Presentation Skills for Marketers

Successful marketers know that presentation skills are just as important as the message – maybe more.

Steve Martin

The reason for this is every message is subject to interpretation, and the better it is presented the more likely the audience will draw from it the necessary elements that are going to be of value to them.

Media used to be the domain of specialists. Some had expertise in radio, television, newspapers, and other forms of print. Now we are surrounded by media – which means anyone in business needs to develop the skills for using it well.

This also means that every small business is indeed a media company. It’s both an opportunity and a responsibility, and presentation skills are an integral part of it.

Presentation skills are as much of an art as they are a science – you can (and should) expect to invest a lifetime into mastering them.

Ultimately, your goal is to follow the axiom that Steve Martin lived by when he was building his career as a stand-up comic – be so good they cannot ignore you.

That’s sound advice, whether your audience is live or virtual.

Skilled Presenters are Flexible

When you are delivering a message you have to own it – its a mindset. That’s the first step.

After that, you have to be ready to adapt to your audience, and this begins before the presentation – by getting to know as much about them as possible.

Presentation preparation is a practice that can only be developed through direct experience with audience members.

Speakers often comment on how they customize presentations for their audiences. Yet, customization feels like something you do to your audience – a calculated adjustment intended to earn a favorable response.

Skilled presenters, on the other hand, are more aware of being flexible – ready to use their familiarity with an audience to respond to even the most subtle signals.

Flexibility is a state of readiness that creates opportunities for learning and inspiration. It’s a collaboration – something you can only do with your audience – in real-time.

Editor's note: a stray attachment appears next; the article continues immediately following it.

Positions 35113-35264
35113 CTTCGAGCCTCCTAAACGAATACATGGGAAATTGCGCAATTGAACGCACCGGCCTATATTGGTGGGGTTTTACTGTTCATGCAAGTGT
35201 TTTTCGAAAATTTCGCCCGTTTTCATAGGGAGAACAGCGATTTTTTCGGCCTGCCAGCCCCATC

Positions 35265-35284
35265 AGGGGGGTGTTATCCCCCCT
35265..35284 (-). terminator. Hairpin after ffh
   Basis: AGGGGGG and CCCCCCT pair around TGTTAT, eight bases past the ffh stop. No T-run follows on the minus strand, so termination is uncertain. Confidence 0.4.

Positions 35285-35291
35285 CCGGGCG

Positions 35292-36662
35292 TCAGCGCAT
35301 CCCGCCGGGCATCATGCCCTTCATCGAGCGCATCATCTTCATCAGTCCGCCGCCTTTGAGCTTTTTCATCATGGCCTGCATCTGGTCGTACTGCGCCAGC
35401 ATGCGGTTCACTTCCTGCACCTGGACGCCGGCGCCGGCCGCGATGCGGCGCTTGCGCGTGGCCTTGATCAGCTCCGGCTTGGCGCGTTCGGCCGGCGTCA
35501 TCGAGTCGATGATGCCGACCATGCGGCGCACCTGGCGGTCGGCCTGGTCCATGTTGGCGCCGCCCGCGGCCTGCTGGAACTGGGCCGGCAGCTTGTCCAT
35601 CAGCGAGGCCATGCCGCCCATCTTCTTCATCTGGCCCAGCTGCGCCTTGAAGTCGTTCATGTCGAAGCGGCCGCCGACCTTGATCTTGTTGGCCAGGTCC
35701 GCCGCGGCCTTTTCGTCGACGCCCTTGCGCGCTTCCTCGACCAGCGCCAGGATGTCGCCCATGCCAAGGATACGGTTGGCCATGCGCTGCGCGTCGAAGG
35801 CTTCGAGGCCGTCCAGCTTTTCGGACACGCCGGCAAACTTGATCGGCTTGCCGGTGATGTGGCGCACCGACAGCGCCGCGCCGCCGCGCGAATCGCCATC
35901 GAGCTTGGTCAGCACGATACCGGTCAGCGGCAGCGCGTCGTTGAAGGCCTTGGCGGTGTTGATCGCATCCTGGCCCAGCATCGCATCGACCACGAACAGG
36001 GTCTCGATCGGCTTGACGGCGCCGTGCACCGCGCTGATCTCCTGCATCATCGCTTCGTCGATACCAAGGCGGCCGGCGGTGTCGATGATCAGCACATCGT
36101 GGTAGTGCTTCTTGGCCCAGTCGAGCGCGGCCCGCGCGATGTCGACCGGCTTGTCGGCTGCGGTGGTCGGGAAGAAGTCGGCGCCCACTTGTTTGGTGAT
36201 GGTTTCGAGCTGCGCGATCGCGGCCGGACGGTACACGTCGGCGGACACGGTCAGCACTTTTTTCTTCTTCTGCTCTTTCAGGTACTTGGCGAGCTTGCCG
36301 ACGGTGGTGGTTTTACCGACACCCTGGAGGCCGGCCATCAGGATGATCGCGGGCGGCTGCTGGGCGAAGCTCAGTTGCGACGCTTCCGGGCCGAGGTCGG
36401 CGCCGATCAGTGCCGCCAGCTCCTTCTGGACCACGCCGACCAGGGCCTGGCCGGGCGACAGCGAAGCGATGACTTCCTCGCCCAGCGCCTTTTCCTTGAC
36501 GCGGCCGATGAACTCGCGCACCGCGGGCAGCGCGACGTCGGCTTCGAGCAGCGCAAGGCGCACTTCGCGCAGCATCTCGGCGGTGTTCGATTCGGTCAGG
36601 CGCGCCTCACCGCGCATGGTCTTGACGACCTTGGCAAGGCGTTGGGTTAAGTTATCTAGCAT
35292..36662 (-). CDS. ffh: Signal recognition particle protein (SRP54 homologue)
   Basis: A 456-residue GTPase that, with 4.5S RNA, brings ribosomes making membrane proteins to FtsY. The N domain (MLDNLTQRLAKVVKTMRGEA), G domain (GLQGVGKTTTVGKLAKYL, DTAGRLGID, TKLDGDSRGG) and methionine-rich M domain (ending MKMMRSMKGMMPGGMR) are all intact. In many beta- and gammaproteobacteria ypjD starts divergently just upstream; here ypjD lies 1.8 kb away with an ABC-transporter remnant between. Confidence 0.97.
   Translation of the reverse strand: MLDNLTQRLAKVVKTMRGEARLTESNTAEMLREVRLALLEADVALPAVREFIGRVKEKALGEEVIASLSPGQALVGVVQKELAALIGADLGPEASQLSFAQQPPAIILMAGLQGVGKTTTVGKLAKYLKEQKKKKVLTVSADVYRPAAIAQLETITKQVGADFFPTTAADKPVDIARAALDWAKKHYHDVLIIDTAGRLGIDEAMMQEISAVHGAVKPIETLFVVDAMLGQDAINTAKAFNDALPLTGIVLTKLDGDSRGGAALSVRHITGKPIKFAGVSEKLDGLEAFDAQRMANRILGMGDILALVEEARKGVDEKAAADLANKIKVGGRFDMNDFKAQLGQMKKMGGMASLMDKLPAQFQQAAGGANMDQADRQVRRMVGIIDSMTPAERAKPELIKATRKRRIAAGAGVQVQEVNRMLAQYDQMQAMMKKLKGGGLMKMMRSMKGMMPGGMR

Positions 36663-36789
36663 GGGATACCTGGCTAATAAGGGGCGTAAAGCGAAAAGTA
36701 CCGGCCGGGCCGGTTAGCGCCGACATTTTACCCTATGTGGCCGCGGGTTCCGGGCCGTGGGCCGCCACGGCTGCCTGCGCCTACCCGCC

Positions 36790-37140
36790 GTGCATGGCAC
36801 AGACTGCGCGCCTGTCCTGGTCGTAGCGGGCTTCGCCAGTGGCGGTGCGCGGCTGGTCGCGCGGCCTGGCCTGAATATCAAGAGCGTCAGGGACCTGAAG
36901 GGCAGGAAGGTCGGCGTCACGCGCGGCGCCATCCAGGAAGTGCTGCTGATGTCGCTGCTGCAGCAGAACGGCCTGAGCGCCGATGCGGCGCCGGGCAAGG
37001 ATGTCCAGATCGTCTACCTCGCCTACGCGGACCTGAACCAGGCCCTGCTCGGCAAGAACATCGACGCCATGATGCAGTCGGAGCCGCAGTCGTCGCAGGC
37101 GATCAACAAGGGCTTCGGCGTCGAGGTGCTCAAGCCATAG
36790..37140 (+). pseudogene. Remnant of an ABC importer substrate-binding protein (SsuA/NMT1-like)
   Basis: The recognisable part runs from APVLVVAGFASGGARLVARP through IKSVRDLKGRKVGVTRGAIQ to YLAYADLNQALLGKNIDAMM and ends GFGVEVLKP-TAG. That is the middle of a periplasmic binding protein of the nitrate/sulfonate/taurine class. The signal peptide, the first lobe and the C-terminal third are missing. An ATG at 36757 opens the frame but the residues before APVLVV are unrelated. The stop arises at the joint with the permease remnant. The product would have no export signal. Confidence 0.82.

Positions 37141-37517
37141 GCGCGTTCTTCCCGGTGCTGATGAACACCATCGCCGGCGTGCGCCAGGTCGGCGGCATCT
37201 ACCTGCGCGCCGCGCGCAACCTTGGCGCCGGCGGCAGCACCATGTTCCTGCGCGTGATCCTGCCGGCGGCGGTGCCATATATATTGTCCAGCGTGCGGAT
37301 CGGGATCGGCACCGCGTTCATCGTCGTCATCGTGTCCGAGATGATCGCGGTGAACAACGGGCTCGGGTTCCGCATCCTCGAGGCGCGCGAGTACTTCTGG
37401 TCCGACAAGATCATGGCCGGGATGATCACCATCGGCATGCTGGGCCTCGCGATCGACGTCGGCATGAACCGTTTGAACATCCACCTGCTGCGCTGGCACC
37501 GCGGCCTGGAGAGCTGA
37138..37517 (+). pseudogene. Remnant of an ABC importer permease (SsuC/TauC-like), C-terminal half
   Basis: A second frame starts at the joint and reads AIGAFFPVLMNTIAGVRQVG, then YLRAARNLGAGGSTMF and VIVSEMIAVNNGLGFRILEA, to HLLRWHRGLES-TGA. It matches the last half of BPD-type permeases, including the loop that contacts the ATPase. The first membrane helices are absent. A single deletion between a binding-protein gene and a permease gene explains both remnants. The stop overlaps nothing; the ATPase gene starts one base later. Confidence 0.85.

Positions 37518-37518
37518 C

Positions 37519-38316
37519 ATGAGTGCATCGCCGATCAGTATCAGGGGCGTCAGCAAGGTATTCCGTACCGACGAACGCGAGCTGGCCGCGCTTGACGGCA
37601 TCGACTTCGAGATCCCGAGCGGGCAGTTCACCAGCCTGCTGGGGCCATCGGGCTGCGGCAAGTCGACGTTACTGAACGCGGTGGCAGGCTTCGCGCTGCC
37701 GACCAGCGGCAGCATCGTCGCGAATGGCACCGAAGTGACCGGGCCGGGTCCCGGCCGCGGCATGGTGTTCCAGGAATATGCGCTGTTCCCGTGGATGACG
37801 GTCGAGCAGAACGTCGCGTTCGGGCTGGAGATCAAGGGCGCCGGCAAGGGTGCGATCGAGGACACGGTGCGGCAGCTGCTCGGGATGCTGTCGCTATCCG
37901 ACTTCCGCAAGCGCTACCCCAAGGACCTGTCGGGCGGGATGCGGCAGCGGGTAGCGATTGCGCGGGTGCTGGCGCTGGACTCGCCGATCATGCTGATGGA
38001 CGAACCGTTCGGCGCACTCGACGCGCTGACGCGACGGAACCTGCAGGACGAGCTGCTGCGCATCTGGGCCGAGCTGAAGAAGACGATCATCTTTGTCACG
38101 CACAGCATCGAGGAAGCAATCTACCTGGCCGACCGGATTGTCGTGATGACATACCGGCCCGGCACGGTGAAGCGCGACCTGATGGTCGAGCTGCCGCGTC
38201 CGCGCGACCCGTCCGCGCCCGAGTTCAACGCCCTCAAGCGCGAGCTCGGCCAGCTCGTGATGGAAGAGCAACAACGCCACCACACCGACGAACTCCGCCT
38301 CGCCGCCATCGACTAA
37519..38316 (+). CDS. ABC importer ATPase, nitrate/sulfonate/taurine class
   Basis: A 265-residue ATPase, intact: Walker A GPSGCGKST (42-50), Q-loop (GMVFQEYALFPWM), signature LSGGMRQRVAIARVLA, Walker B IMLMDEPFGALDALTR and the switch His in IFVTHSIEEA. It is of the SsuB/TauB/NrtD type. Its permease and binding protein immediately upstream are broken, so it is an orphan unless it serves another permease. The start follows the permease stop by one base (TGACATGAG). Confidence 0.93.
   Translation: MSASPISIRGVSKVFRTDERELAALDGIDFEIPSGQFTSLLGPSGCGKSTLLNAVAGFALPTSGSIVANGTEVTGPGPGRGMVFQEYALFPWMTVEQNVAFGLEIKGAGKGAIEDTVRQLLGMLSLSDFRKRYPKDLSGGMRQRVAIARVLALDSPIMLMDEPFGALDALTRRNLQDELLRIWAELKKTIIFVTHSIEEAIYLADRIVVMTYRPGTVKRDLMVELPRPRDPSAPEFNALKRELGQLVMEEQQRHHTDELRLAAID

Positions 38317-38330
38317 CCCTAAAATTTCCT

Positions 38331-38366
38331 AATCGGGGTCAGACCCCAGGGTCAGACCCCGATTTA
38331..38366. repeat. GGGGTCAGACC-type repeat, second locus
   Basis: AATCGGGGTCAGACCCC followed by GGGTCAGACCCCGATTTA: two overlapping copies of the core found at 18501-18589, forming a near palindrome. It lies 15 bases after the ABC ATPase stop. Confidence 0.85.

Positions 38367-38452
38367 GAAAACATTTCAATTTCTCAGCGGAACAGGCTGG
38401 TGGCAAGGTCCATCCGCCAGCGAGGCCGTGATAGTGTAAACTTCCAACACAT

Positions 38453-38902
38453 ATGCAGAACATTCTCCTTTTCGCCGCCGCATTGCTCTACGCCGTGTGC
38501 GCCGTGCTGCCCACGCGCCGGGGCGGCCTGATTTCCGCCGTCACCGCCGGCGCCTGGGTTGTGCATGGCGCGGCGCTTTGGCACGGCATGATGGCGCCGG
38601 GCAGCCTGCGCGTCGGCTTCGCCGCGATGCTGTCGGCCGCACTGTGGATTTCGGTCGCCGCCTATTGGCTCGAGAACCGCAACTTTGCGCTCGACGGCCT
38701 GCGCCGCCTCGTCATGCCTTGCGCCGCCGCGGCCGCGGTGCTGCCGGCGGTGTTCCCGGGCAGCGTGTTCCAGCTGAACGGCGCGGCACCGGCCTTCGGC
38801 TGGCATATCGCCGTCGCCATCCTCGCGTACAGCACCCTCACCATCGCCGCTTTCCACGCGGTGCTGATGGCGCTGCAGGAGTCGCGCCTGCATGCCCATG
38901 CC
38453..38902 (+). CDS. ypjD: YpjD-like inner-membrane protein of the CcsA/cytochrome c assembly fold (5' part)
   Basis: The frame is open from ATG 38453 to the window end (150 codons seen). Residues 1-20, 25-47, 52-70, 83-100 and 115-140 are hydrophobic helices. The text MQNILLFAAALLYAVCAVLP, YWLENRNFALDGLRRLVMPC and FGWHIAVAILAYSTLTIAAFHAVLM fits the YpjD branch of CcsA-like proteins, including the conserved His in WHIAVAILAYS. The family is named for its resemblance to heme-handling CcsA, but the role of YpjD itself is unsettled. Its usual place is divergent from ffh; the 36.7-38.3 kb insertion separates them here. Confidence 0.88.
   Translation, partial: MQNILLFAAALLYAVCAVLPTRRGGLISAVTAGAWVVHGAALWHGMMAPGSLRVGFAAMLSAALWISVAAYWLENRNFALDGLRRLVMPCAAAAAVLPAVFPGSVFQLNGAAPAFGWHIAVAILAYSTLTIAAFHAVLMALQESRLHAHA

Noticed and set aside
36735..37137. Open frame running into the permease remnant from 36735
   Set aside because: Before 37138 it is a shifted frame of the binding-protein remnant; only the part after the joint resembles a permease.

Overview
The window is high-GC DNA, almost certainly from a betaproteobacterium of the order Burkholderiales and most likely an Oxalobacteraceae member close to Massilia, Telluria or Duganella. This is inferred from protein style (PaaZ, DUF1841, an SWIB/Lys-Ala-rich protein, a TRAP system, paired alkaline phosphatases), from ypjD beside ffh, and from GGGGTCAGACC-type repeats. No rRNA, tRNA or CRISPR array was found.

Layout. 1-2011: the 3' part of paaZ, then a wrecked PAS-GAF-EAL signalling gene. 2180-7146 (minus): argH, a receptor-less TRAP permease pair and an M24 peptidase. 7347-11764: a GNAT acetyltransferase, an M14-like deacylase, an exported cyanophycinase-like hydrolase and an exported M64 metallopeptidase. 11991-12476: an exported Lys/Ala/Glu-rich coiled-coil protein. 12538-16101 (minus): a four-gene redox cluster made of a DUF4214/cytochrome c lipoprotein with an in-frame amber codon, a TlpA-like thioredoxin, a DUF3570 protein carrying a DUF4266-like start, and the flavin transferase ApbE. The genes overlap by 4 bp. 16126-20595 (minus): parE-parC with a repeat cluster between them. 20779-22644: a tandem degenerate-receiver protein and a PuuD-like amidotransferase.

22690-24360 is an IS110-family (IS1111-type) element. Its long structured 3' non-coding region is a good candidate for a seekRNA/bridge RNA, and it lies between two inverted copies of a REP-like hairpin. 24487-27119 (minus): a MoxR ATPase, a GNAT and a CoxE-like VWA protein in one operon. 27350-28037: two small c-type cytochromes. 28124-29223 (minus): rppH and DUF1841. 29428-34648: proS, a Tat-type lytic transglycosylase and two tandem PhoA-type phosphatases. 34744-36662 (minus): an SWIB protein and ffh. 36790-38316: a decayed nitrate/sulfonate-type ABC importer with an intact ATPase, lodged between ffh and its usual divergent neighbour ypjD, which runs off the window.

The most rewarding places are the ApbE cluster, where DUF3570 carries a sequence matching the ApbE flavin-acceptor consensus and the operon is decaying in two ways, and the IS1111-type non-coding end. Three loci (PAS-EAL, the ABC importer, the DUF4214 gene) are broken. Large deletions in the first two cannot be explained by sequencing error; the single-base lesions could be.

It resonates long after the conclusion of your presentation, and also serves to get you invited back to do it again.

Practice is Essential

When you are preparing and practicing your presentation there are often conflicted feelings of excitement – and fear!

This is what creates writers block and stage fright. It’s the two sides of your brain fighting with each other – one rational and one emotional. This has to be resolved – and hopefully before you get on stage.

Practice is the surest method for resolving this conflict so that you can effectively serve your audience. It’s a skill, and one that can only be learned from the platform.

If you want to be a better speaker, you have to speak. It works the same with blogging, selling, and every other endeavor that requires presentation skills.

As a professional speaker, I’m often asked prior to my presentation if I am nervous. My response is always the same.

I hope so!

Coherence is Connectedness

For a presentation to start and progress well, there has to be a certain amount of angst to heighten your awareness – and just a little is enough.

After that, experience comes to bear on the situation. Paradoxically, your intense focus on you will suddenly shift to them. There is simply no other way to do it.

You have to first get centered and grounded within yourself, and then shift that awareness to the audience to create coherence – one in which you are all of the same mind. 

Some people think of this as being in flow or in the groove. It doesn’t matter what you call it, just know that it works.